Confessor: Don't you see how your deceased child is sanctifying you as a mother to your children? The memory of your child's death is making you far more conscious than otherwise you would be, that your children are more God's children than your own. How different would your role as a mother to your children be were it not for the memory of your first child? Now, let me ask you another question. Does the memory of your first child's death impact in anyway on your relations with your husband?
Confessor: Once more you are describing how your child is deeply affecting the quality of your love for your husband, and sanctifying your love for him. Would that love have the same qualities if you did not have the memory of the death of your daughter daily in mind? Now, can you tell me of other affects in your life that have been and are being influenced by the memory of your child?
Confessor: You are describing to me all kinds of graces coming into your life out of the memory of the death of your child. These are graces that would not be there in the absence of that memory with the guilt and pain you associate with it. Now, this is the most important point I wish to make to you. It is inconceivable that God would use an innocent child as the source of grace and sanctification of another human being, without that child participating fully in the graces granted. You can be certain that the mission of your child is your sanctification as a mother and wife, as well as the sanctification of your children and husband. The more you experience the graces flowing into your life from your child, the more assurance you will have that your child at this very moment enjoys a extraordinary place in God's love.
For your penance I want you to give your child a name, if you have already not done so. Then spend time with her asking once again her forgiveness. Tell your child that from this moment onward you are going to ask her daily to intercede with Christ for you and your family in order to help all of you grow in holiness. The more active she becomes in your daily life, and the more you allow her to influence in a positive way every moment of your existence, the closer she will become to you. Tell her that you are willing to endure the pain of keeping her daily in mind as the small price you pay to allow her to carry out her mission in your life. Tell her that you accept that pain in union with the sufferings of Christ as your way of sharing in his healing love for the world. Then you will begin to understand better why God allowed her life to be taken. You will understand this just as you understand why God allowed the life of His Son to be taken. The death of your daughter and the death of Christ are all part of one and the same mystery. You can by sure that this is the special mission that God intended for your child when He first granted her the gift of life in your womb. God has given her to you as a special saint for your family. Put her to work.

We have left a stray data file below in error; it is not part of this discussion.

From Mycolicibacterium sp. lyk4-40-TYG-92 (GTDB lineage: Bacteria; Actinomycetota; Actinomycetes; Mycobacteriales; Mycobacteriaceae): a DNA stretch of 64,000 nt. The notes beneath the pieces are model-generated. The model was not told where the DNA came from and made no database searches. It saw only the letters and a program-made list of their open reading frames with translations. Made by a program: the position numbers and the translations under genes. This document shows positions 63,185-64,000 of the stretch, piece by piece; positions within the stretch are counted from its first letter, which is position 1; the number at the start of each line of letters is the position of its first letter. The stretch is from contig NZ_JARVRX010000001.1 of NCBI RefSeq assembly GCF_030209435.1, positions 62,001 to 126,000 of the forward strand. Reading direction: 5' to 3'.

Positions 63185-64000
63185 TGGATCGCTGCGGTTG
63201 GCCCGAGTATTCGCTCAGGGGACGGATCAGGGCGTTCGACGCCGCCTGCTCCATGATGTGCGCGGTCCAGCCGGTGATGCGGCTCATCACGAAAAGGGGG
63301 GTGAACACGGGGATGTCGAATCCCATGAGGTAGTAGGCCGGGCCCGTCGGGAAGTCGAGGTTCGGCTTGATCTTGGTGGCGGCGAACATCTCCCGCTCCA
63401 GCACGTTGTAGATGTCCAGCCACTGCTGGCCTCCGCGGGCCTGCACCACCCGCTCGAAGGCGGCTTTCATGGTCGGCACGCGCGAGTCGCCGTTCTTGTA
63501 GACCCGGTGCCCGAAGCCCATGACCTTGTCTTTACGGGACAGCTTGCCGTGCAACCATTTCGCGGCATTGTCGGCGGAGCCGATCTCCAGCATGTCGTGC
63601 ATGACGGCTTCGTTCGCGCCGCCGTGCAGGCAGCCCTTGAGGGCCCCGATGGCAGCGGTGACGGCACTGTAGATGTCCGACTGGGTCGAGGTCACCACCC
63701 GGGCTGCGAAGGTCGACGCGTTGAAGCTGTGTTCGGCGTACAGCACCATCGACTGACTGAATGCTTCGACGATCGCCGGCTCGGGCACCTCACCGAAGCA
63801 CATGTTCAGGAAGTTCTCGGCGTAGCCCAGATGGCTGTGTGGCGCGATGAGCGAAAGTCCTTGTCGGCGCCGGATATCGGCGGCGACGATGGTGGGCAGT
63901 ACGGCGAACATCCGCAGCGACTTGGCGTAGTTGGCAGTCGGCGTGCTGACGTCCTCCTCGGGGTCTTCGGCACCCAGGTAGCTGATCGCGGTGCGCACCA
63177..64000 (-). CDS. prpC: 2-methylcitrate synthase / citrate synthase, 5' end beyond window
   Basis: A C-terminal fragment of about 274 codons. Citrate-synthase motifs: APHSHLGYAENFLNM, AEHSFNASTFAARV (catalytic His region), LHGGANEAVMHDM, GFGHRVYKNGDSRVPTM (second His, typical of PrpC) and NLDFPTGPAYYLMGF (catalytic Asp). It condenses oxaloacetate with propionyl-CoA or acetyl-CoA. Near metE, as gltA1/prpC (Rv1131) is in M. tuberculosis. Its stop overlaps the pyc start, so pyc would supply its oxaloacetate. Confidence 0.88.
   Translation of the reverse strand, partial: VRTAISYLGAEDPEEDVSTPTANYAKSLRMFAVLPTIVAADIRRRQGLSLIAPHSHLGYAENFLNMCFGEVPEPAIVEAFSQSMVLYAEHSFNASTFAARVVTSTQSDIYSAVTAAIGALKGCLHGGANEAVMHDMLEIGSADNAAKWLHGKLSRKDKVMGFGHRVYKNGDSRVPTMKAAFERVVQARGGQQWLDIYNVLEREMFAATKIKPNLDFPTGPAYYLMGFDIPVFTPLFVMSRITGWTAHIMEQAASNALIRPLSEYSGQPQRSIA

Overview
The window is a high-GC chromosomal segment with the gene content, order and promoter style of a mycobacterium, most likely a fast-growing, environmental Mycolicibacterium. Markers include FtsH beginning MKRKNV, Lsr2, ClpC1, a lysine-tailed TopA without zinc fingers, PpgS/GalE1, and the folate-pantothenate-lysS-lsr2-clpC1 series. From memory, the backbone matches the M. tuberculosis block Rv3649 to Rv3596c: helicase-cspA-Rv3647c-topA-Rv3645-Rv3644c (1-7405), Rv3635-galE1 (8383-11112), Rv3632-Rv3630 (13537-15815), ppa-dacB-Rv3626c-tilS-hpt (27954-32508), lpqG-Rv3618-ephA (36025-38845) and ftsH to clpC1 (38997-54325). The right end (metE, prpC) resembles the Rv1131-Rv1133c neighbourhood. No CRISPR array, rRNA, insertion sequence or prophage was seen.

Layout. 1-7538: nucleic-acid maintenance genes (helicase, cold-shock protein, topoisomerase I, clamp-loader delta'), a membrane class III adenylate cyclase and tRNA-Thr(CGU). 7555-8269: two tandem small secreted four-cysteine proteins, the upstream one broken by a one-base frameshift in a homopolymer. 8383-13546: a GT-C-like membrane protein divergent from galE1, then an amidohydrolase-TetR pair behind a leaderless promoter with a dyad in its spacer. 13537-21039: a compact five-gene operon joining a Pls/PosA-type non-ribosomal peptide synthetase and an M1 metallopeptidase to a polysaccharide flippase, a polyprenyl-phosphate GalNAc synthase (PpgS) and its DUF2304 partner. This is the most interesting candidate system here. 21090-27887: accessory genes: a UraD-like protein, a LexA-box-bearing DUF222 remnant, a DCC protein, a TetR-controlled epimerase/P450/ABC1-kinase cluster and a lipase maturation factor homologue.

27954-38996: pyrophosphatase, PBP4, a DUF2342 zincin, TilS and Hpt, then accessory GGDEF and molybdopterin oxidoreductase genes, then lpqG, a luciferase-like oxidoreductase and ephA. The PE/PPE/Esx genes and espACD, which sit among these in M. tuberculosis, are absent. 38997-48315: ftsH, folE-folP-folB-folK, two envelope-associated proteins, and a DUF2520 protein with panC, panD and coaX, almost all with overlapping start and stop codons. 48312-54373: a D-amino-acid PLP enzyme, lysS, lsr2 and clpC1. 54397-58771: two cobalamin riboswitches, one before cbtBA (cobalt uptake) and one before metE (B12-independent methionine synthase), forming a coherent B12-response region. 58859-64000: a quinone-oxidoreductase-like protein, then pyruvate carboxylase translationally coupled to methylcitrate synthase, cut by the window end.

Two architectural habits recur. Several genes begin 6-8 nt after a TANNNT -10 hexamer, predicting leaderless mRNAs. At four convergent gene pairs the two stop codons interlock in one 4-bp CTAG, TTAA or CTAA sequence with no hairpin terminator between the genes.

Some Theological Reflections on this Imaginary Confession.
The advice given to this penitent by the confessor is inspired by a number of truths embraced in the Catholic faith. Let me identify some of these truths.
Father Antoninus Wall, O.P. "An Imaginary Confession: The aborted Child and redemptive Love." Rachel's Vineyard Ministries.
Reprinted by permission of Father Wall.
Rachel's Vineyard weekends for healing after abortion are offered throughout the year in locations across the United States and Canada, with additional sites in Portugal, Australia and New Zealand. They also offer a 13-week support group model for Rachel's Vineyard. To learn more, please read about the Rachel's Vineyard weekend retreats. Also, see comments from people who have attended the weekends, as well as an explanation of the name "Rachel's Vineyard."
Father Antoninus Wall, O.P. a native of San Francisco, is the son of Irish-born parents, and the brother of the late Fr. Kevin Wall, O.P. Fr. Wall attended St. Ignatius prep in the Bay City and St. Mary's College of California. Entering the Dominican Order, he pursued his sacred studies at St. Albert's College in Oakland and the Pontifical University of St. Thomas Aquinas in Rome. He was ordained in Rome in 1950.
Fr. Wall has had a career rich in pastoral and academic experiences. He has served as associate pastor in Seattle and as Professor of Theology at Immaculate Heart and Dominican College. He negotiated the entry of the Dominicans into the Graduate Theological Union in Berkeley and served two terms there as President of the Dominican School. He currently resides at St. Albert's Priory in Oakland, California. Father Wall is the author of The Journey to God. Father Wall may be reached by phone at 510-596-1800 or by email at firstname.lastname@example.org